It's important to consider your land’s fertility. Without good fertility, you have poor plant health, lower yields, and crop failure. Healthy topsoil is the foundation for biological diversity, which will reduce pest pressures and increase all around growing success. Sources of organic fertility include: compost, animal manure, cover crops and mulches such as leaves or wood chips. There are also methods of making your own compost, and you should experiment with these different methods.
When buying seeds, it’s important to source from a reputable catalogue. Johnnyseeds.com is a great source for tried and true varieties of seeds. UFseeds.com is also a great source for seeds, and they have a good selection of cover crops as well. Bad seeds from an unreputable source will lead to low germination rates and this can be devastating to business. Good genetics goes a long way, and it’s a small investment to make in the bigger scheme of things.
Step Four: Refine Your Brand
Now that you’ve got the logistical planning taken care of, it’s time to revisit why you wanted to start a CSA in the first place. You’re probably not getting into small scale agriculture for the paycheck. It’s crucial that your personal values show up in your marketing and business practices. Customers are looking for more than just a great product, they want to be part of something bigger than themselves.
There are many, many benefits to starting a CSA business:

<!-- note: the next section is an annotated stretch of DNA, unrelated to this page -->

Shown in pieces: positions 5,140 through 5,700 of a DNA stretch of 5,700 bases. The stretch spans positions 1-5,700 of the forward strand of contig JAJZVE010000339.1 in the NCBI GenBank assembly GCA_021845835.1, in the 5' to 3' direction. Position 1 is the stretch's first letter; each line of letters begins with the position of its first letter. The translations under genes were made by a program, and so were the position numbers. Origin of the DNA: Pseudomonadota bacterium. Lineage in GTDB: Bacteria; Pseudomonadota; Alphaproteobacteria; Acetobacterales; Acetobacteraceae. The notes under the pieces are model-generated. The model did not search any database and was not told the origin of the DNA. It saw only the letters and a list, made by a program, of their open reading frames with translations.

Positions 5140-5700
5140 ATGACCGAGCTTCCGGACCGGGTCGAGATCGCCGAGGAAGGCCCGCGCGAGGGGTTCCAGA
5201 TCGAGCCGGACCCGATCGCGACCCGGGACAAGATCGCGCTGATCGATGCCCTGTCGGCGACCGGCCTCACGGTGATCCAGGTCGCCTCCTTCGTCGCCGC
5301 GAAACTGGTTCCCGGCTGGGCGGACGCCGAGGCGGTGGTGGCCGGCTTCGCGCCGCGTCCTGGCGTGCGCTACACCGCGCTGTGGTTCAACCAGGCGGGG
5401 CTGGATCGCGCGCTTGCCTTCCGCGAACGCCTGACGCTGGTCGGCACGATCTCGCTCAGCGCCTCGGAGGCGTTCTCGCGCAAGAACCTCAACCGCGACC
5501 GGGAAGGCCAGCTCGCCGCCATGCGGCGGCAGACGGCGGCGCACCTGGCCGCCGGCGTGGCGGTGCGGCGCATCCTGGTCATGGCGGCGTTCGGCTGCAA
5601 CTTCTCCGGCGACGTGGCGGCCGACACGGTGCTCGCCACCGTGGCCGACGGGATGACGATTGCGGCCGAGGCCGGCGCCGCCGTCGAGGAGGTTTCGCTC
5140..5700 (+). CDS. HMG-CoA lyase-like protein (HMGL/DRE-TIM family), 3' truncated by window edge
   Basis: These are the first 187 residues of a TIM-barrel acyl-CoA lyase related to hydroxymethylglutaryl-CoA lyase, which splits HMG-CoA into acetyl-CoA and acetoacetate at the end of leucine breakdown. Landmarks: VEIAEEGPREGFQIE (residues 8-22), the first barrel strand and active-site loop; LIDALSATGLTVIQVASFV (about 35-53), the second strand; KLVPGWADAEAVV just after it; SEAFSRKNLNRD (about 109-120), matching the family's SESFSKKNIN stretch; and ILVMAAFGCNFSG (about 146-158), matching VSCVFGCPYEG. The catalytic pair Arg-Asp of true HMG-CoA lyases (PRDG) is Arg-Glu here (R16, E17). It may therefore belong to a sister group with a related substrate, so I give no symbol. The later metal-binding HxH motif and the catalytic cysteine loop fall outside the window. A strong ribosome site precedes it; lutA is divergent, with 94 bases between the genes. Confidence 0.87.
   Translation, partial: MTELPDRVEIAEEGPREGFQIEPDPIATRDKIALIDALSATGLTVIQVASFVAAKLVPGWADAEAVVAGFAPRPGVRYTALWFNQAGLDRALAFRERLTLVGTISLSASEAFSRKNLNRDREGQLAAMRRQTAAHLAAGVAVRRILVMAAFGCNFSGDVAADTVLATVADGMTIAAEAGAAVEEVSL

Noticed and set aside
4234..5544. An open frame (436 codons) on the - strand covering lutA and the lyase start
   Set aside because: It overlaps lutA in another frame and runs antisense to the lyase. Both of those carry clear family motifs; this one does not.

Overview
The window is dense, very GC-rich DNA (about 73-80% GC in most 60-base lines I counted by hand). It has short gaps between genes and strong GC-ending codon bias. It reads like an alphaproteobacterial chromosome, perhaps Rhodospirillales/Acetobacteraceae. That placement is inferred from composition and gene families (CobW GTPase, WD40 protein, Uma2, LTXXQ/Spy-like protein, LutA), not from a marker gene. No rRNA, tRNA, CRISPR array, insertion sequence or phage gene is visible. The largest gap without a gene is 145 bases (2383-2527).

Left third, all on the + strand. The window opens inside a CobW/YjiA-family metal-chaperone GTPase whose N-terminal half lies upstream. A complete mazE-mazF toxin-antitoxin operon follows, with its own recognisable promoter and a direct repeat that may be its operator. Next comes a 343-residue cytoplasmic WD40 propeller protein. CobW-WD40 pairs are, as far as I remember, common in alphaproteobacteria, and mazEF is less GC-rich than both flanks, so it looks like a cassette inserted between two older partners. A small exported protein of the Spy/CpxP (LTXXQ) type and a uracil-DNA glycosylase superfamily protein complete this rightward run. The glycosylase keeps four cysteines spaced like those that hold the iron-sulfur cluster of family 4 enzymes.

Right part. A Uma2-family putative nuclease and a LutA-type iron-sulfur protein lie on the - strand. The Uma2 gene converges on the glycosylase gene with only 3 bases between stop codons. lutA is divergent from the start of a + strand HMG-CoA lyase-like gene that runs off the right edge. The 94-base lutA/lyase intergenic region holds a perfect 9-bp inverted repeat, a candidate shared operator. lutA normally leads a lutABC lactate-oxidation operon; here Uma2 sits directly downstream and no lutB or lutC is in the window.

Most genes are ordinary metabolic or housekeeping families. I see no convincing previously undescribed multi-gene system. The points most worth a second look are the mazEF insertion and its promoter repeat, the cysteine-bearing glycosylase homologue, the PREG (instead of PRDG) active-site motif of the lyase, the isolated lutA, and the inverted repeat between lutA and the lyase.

- Providing fresh, organic food to your community
- Inspiring local community members to do more at-home gardening of their own
- Modeling sustainable agricultural practices
- Reducing greenhouse gas emissions
- Helping others to live a healthier lifestyle
- Teaching the value and benefits of eating seasonal foods
Take time to consider what your unique mission is and how you can best communicate it to your CSA members. You should be able to explain your ideology to anybody, anywhere, in down-to-earth language.
At the same time, you have to be practical and realistic about what is possible on your farm. Certain goals may need to be long-term objectives if your initial set-up can’t perfectly accommodate all of your ideals — and that’s perfectly okay.
Step Five: Network and Promote Your Business
They say it’s not about what you know, but who you know. And in farming, this is especially true. Take the time to reach out to other farmers in your area as well as your local ag extension office to start building relationships with like-minded individuals. Find relevant community events and attend them. You may discover new partnership or marketing opportunities that you didn’t think of before. Our relationships are our most valuable asset, both as individuals and as business owners.